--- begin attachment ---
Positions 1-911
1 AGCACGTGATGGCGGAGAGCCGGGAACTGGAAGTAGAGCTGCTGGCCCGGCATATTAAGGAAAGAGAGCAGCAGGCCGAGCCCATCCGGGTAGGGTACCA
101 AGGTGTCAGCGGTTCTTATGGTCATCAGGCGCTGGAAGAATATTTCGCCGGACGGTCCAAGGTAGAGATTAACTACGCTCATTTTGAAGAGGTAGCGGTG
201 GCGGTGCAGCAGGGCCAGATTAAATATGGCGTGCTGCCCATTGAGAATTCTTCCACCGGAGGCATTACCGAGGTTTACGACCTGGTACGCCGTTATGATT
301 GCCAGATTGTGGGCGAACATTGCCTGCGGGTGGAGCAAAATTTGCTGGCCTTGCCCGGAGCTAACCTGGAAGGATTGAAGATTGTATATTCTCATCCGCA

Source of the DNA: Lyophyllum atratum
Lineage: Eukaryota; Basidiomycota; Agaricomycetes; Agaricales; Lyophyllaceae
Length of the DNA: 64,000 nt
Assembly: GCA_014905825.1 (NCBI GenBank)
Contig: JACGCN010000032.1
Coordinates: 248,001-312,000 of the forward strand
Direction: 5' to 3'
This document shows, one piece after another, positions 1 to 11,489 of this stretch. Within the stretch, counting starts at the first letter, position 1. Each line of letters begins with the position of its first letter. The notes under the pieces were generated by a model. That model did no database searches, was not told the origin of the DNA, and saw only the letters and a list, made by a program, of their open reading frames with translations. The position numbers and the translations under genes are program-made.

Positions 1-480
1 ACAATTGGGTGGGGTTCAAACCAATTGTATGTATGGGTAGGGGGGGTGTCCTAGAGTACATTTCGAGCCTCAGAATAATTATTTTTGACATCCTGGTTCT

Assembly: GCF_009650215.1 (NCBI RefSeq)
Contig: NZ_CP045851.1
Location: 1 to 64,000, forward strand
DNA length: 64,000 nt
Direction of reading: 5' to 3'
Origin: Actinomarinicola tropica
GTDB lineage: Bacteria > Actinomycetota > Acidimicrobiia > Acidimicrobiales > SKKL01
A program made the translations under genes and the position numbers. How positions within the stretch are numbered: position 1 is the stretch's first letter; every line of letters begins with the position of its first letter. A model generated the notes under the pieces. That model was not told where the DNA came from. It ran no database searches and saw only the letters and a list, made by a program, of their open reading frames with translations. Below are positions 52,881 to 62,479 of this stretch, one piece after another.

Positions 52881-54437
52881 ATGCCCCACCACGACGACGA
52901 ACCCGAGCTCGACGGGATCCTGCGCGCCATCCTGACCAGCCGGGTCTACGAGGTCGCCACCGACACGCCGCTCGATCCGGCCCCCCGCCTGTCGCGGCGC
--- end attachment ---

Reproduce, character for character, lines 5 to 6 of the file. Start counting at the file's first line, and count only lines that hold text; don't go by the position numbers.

301 GCCAGATTGTGGGCGAACATTGCCTGCGGGTGGAGCAAAATTTGCTGGCCTTGCCCGGAGCTAACCTGGAAGGATTGAAGATTGTATATTCTCATCCGCA

Source of the DNA: Lyophyllum atratum